Deborah Delgado Pulgy describes collaborative research with the indigenous peoples of Ucayali, the second biggest Amazonian state of Peru, documenting how traditional medicine and inter-communal organization underpinned action to cope with the COVID-19 outbreak.
Deborah is based in the Sociology Department at the Pontificia Universidad Católica del Perú in Lima.
COVID-19 has reshaped our strategies to communicate and collaborate with the people and places we work with and care about. I have been doing fieldwork in the Amazon of Bolivia and Peru for the last 10 years as a single researcher through interdisciplinary research teams. This work is a source of both intellectual growth and life lessons that have shaped my view of global affairs.
Like many of us, I keep close contact with the indigenous friends and colleagues with whom I collaborate. When the pandemic hit Peru, a network of allies of indigenous peoples of Ucayali - the second biggest Amazonian state of Peru - was quickly formed. It was impossible to travel, but we found ways to actively collaborate. Through this virtual network we kept informed (using WhatsApp and phone calls), we shared civil society´s initiatives, and we collectively supported indigenous communities.
In Ucayali 20 indigenous peoples live and thrive. My team and I decided to specifically support the Regional Office for the development of Indigenous Peoples, managed by John Salcedo, an indigenous lawyer of the Yine people. Knowing that indigenous peoples of the Amazon Basin are particularly skilled in facing infectious diseases with traditional medicine and inter-communal organization, we opened a space to reflect on what was happening as it unfolded. We aimed at documenting how indigenous organizations’ networks took action to cope with Covid19 outbreak. We were very honored to be awarded the support of the Social Science Research Council in September 2020.
In order to work together, we formed a network for collaborative fieldwork. We meet by zoom to talk about what took our attention, we shared images, and had informal conversations on how official plans deployed in practice. We allocated time to discuss and take lessons from this troubled time. When the hardest moment passed, we crafted together an interview guide.
Our colleague in Ucayali and myself did 25 in-depth interviews focusing on the policy side of the public intervention. Then, 10 interviews on the use of traditional medicine and cosmovision with herbalist, families and chamans. We organized a stakeholder forum to assess the lessons learned and discuss the consequences of the decease and how to devellop an integrated approach to health.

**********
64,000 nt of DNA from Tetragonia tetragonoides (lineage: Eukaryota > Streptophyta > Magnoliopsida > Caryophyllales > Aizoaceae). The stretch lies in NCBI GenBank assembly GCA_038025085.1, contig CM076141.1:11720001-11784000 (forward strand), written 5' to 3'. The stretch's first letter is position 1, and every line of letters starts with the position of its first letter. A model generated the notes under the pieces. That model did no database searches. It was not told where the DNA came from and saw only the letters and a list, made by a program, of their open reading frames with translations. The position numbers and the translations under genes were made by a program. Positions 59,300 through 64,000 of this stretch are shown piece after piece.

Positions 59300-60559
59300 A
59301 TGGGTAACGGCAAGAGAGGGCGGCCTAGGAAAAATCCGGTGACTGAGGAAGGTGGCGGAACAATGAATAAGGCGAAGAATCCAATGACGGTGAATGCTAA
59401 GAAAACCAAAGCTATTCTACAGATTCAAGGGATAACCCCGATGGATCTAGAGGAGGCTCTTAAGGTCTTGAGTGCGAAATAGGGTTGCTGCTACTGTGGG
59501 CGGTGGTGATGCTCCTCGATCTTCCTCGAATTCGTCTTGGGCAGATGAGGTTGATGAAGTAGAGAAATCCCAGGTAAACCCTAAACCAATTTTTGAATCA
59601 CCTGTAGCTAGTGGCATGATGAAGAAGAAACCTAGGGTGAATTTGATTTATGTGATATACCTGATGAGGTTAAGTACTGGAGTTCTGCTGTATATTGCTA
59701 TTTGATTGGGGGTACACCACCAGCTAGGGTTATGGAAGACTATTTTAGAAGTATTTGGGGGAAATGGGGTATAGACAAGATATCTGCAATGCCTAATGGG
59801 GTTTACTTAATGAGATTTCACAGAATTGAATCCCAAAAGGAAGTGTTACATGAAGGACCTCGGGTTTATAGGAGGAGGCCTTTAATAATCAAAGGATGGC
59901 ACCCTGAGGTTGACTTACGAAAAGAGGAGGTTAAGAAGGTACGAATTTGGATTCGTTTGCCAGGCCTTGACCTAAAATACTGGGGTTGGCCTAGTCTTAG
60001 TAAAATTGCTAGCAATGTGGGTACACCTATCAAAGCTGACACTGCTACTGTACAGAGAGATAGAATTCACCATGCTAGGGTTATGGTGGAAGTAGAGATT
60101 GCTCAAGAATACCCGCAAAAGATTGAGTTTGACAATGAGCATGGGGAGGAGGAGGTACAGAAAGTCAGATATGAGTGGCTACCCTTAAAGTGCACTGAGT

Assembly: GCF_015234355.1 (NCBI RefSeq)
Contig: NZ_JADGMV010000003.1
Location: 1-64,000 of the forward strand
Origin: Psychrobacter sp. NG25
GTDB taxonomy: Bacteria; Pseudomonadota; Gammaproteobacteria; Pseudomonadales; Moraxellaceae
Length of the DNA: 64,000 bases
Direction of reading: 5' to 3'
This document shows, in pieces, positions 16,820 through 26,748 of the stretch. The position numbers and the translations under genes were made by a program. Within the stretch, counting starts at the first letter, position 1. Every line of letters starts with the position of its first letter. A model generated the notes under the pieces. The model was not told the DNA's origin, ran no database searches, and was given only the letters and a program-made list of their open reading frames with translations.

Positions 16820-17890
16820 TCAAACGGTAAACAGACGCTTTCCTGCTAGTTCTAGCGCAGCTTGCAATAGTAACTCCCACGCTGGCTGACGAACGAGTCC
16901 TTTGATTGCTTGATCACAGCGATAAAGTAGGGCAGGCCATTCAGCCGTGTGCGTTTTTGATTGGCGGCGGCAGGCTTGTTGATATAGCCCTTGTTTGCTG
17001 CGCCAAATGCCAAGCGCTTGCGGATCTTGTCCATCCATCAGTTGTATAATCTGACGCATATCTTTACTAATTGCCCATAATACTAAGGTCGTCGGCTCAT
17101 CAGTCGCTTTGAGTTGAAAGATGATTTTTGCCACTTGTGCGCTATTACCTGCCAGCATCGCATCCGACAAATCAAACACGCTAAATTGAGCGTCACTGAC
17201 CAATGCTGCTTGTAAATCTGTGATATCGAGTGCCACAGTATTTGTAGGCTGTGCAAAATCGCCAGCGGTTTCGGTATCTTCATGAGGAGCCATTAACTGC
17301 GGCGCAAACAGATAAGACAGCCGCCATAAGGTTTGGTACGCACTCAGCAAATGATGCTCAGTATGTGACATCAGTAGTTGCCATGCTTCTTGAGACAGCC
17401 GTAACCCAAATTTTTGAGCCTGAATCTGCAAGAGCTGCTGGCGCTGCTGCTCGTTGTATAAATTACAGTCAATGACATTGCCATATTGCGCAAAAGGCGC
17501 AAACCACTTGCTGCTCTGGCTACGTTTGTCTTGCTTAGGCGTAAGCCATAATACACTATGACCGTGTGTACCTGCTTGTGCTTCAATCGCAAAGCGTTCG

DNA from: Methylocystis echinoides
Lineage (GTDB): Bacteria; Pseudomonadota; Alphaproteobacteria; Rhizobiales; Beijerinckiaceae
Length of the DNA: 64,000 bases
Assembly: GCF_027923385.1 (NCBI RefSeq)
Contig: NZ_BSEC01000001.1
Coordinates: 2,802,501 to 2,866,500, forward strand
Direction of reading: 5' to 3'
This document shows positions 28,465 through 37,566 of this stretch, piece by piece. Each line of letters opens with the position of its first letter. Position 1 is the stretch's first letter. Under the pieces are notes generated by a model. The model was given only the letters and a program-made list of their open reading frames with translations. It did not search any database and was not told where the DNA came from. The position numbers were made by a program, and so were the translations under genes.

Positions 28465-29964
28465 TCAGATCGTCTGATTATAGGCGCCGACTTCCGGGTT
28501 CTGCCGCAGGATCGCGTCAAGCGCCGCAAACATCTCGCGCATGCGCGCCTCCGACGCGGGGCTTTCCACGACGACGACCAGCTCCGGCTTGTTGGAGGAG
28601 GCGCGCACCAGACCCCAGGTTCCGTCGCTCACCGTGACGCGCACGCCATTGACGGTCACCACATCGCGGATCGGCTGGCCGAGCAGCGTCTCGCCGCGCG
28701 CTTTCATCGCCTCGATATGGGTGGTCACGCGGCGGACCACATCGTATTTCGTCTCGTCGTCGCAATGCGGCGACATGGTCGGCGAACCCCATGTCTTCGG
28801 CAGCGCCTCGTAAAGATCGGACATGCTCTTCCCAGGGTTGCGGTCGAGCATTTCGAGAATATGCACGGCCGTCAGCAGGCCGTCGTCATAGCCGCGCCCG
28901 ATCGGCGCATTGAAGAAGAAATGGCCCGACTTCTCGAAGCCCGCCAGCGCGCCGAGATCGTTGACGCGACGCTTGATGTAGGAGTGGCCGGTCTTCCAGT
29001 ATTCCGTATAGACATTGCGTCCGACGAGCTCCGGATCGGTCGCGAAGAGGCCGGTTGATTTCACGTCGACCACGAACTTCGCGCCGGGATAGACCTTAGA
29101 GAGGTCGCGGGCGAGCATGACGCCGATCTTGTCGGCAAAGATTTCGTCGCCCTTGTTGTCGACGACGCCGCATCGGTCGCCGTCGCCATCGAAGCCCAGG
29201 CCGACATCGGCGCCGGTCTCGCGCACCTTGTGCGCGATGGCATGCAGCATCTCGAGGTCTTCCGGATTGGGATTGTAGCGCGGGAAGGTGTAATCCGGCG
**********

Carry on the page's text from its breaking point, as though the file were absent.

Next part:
What are we learning so far? From a methodological point of view, we consider that creating trust and confidence is a key step for any collaborative research approach. Working on a network by virtual means during an emergency is possible if these relationships are based in solidarity.
Although indigenous peoples have certainly worked as a network that prioritizes the care of the community and the individuals affect by Covid, we have to remember that these praiseworthy efforts should not be define solely as resilience. Seeing it only as resilience is a subtle way to abandon indigenous peoples to be resilient. It hides public indifference. The lack of resources and health care are salient, health needs have to be addressed. If this is not done, indigenous peoples, who are Peruvian citizens, will continue to be actively abandoned by a state that renounces respect for their fundamental right to health. Traditional medicine's approach to care and therapeutics is a way forward that should be respected and integrated in subnational government’s works for their peoples. We see promising ways forwards in this collaboration to reshape public action on health.
Photo credits: Imagen Institucional GOREU - Jacqueline Méndez – GRDP (centre); Gerencia Regional de Desarrollo de Pueblos Indígenas (left)
The research team is: Deborah Delgado , John Salcedo, Jacqueline Mendez, and Damaris Herrera.